High school rehab courses cut students' costly smoking habit
TACOMA -- A year ago, Melissa Taylor was spending more than half her monthly waitressing income on cigarettes.
But a Tacoma schools' program has helped the Stadium High School junior cut back from nearly 20 cigarettes a day to two or three.
"It was crazy. I used to spend $120 a month on cigarettes," said Taylor, 17. "Now that I've cut back, I have money to go shopping a lot more."
After Taylor got caught at school with cigarettes, the school offered her a choice of education instead of punishment.
Three South Sound districts credit that approach with improving attendance while helping students quit or curb smoking.
The Tacoma, Puyallup and Peninsula school districts offer to drop fines for illegal tobacco possession if students agree to take a course about the health dangers of smoking.
Repeat offenders perform community service to get out of the fines, which are nearly $100, including court costs for each offense. Grants from a 1998 state settlement with tobacco companies pay for the programs.
In a zero-tolerance climate, school districts commonly choose punishment when they catch students with tobacco at school. But rehabilitation, including courses that demonstrate the threats of cancer and respiratory illnesses from smoking, is gaining favor with busy police departments and schools pressed to keep kids in the classroom to raise performance.
Tacoma's 10-year effort was among the first in the state. Puyallup and the Peninsula school districts began forgiving tickets in September.
"We always have mixed feelings about kicking kids out of school," said Dennis Nugent, an assistant superintendent in the Gig Harbor district. "Our goal is to discourage and eliminate teenage smoking."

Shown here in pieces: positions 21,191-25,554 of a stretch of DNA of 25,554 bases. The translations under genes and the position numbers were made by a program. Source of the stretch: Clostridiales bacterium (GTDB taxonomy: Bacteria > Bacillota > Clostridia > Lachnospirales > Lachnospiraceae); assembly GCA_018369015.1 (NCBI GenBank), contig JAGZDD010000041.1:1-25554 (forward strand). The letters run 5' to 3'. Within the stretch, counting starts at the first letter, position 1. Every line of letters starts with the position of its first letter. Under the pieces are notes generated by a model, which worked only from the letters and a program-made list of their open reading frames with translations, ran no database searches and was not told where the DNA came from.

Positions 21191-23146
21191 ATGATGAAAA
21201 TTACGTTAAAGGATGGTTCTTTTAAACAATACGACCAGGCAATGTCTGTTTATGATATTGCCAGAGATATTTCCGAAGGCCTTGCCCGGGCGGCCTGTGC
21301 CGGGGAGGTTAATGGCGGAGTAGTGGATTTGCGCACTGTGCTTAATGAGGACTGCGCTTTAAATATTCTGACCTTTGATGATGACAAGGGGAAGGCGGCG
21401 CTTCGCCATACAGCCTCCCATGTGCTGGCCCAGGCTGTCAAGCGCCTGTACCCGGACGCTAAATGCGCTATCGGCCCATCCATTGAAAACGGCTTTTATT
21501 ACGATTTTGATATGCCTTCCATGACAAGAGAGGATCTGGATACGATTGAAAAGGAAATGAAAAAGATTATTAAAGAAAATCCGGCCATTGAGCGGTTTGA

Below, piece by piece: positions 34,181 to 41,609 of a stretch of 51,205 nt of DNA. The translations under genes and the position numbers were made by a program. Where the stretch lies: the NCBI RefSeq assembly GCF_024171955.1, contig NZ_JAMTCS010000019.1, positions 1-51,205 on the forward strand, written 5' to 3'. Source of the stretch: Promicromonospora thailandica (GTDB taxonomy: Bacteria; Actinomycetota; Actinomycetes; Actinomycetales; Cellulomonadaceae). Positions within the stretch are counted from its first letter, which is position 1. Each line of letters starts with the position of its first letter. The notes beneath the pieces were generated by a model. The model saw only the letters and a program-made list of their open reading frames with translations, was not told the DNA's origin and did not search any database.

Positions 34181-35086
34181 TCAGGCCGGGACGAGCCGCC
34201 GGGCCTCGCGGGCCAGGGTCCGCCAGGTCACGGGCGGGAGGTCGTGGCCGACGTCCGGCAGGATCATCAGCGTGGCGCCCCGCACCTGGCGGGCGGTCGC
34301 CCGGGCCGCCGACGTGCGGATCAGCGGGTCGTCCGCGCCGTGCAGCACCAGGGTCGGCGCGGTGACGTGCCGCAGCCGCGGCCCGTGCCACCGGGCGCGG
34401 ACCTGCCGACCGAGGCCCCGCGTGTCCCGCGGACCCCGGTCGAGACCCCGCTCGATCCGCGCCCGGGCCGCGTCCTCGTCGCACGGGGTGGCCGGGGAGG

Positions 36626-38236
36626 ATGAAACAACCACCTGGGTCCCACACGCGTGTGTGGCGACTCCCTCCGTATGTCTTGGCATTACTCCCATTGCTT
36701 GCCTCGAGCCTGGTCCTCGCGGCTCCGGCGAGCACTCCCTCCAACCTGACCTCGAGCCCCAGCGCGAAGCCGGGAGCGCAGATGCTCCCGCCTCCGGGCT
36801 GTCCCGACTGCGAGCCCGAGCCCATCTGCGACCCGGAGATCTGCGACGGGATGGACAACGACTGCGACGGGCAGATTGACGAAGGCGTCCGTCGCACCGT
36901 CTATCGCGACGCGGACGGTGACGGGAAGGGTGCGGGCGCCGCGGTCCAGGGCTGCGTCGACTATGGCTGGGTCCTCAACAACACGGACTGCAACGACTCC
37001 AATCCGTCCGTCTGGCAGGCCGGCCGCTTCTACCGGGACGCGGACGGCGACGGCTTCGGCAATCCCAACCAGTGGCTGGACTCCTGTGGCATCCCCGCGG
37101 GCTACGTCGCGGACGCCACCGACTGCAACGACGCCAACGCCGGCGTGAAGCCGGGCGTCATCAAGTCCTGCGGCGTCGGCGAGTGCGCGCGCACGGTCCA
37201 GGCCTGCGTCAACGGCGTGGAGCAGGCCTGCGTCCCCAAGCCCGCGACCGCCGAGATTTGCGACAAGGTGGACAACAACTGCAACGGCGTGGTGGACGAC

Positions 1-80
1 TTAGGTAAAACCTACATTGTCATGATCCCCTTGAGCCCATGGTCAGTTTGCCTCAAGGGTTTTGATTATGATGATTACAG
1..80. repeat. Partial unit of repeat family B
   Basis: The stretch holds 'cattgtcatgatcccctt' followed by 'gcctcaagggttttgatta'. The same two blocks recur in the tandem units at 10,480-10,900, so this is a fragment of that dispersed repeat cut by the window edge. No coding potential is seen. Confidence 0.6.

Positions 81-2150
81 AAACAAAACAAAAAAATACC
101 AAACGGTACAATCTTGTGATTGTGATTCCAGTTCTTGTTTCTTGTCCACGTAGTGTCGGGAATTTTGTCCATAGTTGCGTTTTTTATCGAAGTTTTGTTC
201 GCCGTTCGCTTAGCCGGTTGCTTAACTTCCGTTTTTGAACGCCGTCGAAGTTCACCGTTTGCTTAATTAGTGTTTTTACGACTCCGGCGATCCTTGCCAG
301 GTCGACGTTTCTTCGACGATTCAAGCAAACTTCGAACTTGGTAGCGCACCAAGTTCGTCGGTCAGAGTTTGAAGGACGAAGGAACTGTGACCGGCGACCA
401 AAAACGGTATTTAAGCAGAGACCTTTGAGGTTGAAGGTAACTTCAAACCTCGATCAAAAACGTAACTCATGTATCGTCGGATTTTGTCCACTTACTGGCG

Decade-old buying ban For 10 years, it has been illegal for teens 17 and younger to buy tobacco products in the state. In 1999, the Legislature amended state law to specifically prohibit possession of tobacco products by minors 17 and younger. The amendment addressed the problem of minors bringing to school tobacco they had obtained from adults.
The state Health Department's manager of tobacco prevention and control programs encourages school districts to follow the examples of Tacoma, Puyallup and Peninsula.
"This approach is getting more interest because schools are looking for alternatives to suspensions," said Terry Reid, who manages the state's antismoking programs. "It has educational value. Students learn more about the dangers of tobacco use."
Puyallup Police Chief Roger Cool said the program is more practical than alienating students with tickets and fines.
"The more tickets you write, the less likely it is that students will develop a partnership with police," Cool said. "The officers really don't have the time for it, and none of the students can afford to pay the fines."
Amanda, a 14-year-old Stadium High student who withheld her last name so her father would not learn she smokes, said a video of a throat cancer patient who needs a voice box moved her to try to quit smoking.
Amanda said she has cut back from nearly 20 cigarettes a day to five or six. "Smoking helped me to calm down, but I got addicted," she said. "It was just so sad to watch that video."
Besides its health benefits, the Tacoma program helps some students gain confidence in other areas of their lives, said Sam Anderson, a project specialist for Tacoma schools' antismoking program.
"Because students have success in quitting smoking, they tend to apply themselves more in class," he said. "And they get in trouble with suspensions a whole lot less."